In July, 14 student-athletes at the University of Tennessee (UT) had a unique cross-cultural experience in Vietnam through the school’s VOLeaders Academy. Inspired by Nga Le — the first Vietnamese student selected by the US Department of State’s Global Sports Mentoring Program — the VOLeaders Academy chose Vietnam as the destination for its second service trip. While traveling to Ho Chi Minh City and Hanoi, students visited the Paralympic training center and Ton Duc Thang University, exchanging their ideas with local communities.
The VOLeaders hosted sports camps for children at the youth center in Ho Chi Minh City and SOS Children’s village. Additionally, they engaged in social justice advocacy on behalf of Vietnam’s people by visiting the Agent Orange care facility for children and Blue Dragon Children’s Foundation. During their service activities, sports provided a powerful platform for communication — a common language that superseded linguistic differences. The fourteen VOLeaders’ valuable reflections from Vietnam will inspire both Americans and Vietnamese to build stronger ties in various sectors in their two countries.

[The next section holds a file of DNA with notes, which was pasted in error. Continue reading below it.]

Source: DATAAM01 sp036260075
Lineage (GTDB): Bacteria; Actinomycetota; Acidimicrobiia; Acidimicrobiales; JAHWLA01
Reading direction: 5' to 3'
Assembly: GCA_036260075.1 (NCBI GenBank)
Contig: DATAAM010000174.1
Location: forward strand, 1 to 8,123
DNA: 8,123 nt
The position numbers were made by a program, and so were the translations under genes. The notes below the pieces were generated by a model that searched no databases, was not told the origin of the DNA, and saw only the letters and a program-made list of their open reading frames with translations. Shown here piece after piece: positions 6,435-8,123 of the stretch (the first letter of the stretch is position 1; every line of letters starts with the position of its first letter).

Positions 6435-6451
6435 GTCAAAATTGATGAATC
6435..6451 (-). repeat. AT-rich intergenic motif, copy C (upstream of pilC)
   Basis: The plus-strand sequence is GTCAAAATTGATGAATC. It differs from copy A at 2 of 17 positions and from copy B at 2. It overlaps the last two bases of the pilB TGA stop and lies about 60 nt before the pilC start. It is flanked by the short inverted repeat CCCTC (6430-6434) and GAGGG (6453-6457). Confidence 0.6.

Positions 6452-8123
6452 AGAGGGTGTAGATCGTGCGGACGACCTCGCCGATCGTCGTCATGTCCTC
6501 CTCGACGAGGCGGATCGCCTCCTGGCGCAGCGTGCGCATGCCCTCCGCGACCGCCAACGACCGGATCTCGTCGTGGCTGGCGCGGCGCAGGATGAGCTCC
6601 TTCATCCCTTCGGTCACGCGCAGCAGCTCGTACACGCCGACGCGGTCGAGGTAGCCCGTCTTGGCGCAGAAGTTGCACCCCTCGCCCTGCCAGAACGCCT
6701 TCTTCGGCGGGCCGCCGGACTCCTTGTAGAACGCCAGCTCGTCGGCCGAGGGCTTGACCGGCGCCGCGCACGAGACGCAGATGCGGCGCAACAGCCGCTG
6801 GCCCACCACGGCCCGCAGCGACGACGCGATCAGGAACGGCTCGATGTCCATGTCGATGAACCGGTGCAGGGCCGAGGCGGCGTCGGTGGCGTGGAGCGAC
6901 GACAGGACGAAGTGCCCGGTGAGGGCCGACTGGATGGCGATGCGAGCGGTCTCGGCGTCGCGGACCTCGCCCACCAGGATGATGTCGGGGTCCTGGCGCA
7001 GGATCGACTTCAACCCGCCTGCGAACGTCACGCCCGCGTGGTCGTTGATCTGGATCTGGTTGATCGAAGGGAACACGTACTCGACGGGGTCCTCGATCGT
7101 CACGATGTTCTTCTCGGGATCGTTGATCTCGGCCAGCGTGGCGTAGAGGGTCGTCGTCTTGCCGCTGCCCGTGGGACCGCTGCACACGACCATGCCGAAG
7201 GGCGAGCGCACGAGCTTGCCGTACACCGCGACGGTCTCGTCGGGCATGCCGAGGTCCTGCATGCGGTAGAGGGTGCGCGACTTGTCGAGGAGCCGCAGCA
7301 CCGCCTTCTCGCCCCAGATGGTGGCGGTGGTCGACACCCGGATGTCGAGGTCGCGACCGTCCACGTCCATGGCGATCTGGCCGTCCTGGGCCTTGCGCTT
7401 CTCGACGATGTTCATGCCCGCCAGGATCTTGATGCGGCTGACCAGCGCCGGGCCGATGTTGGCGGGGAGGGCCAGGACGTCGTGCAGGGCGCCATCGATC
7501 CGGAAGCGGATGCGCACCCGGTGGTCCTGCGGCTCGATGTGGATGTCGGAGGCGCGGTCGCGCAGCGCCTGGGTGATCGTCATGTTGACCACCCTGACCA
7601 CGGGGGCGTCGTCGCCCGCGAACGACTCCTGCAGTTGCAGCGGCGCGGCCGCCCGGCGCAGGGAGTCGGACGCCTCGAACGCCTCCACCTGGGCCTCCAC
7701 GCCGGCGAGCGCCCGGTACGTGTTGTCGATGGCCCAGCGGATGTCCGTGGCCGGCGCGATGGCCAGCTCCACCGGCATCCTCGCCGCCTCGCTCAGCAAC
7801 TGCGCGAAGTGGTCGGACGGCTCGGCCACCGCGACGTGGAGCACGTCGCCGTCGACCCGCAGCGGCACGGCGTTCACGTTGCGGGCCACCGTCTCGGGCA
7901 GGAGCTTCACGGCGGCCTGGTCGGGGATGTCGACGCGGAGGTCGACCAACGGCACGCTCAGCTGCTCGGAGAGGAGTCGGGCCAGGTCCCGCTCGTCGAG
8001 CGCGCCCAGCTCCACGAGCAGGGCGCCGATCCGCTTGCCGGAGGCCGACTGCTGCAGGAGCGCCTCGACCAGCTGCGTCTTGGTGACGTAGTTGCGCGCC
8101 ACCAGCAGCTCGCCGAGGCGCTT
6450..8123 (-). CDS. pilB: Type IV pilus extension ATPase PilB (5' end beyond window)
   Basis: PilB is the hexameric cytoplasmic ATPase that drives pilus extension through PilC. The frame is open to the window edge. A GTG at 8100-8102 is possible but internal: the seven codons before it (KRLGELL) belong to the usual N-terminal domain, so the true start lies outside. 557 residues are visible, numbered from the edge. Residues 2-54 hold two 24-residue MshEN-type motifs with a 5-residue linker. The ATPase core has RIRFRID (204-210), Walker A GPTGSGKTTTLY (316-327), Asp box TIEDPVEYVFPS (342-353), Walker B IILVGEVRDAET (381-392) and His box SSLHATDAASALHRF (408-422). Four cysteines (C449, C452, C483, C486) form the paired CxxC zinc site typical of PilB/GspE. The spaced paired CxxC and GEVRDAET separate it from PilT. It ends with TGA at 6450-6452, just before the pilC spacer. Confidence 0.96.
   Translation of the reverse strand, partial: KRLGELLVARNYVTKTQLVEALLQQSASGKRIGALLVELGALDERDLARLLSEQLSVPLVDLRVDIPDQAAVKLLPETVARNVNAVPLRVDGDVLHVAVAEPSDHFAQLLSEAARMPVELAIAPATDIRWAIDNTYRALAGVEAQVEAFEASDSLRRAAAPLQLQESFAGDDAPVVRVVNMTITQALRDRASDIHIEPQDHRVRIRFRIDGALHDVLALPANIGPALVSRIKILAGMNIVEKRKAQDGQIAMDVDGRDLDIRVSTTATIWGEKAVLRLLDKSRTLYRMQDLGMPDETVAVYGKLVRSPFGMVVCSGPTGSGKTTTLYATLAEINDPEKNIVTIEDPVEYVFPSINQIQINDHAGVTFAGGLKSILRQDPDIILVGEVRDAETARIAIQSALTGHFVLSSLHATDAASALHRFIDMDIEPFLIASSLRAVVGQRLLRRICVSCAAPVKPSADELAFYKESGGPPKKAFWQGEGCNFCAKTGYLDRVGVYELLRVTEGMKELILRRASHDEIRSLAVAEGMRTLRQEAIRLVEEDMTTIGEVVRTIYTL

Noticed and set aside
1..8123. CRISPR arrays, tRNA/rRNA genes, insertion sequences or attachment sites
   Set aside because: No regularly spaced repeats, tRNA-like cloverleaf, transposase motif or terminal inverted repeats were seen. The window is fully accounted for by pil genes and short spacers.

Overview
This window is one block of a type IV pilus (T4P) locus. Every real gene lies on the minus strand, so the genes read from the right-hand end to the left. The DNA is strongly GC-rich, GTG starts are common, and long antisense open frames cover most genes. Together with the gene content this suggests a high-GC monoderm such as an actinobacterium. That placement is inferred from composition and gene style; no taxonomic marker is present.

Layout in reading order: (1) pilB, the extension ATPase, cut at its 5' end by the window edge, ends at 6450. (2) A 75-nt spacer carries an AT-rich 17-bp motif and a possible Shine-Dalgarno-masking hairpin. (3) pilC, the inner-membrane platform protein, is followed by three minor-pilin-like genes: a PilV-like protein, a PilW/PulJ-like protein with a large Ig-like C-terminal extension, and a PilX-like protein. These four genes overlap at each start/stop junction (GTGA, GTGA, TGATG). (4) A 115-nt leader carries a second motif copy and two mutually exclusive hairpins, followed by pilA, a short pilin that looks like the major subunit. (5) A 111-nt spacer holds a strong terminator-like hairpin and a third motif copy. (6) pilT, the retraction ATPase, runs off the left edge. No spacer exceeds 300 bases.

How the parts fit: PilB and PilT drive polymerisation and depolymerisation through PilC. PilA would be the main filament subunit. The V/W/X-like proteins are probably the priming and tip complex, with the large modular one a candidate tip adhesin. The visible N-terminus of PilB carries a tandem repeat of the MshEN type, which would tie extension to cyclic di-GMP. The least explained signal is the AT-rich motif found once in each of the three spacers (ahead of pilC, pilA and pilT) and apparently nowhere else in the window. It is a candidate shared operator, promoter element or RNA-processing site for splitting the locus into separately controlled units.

Vietnam has strengthened its economic ties with Tennessee: in 2016, the total value of the state’s exports to Vietnam was $245 million, representing an increase of 57% over the previous two years. Now, Memphis, TN is home for over 3,000 Vietnamese: “Little Hanoi” contributes to the city’s cultural diversity. The Vanderbilt University in Nashville, TN, has collaborated with the Vietnam National University in research to tackle mental health challenges in the Southeast Asia.
Tennessee’s growing relations with Vietnam are part of a larger trend of strengthening US-Vietnam ties. US exports to Vietnam increased by 43% in 2016, totaling $10.2 billion. During the 2015/16 academic year, Vietnamese students were the 6th largest group of international students in the United States. Also, Vietnam was the third most popular destination of US students studying abroad.
Yeo-Ri Kim is a research intern at the East-West Center in Washington and a Master's candidate in Global Policy Studies at the Lyndon B. Johnson School of Public Affairs, University of Texas.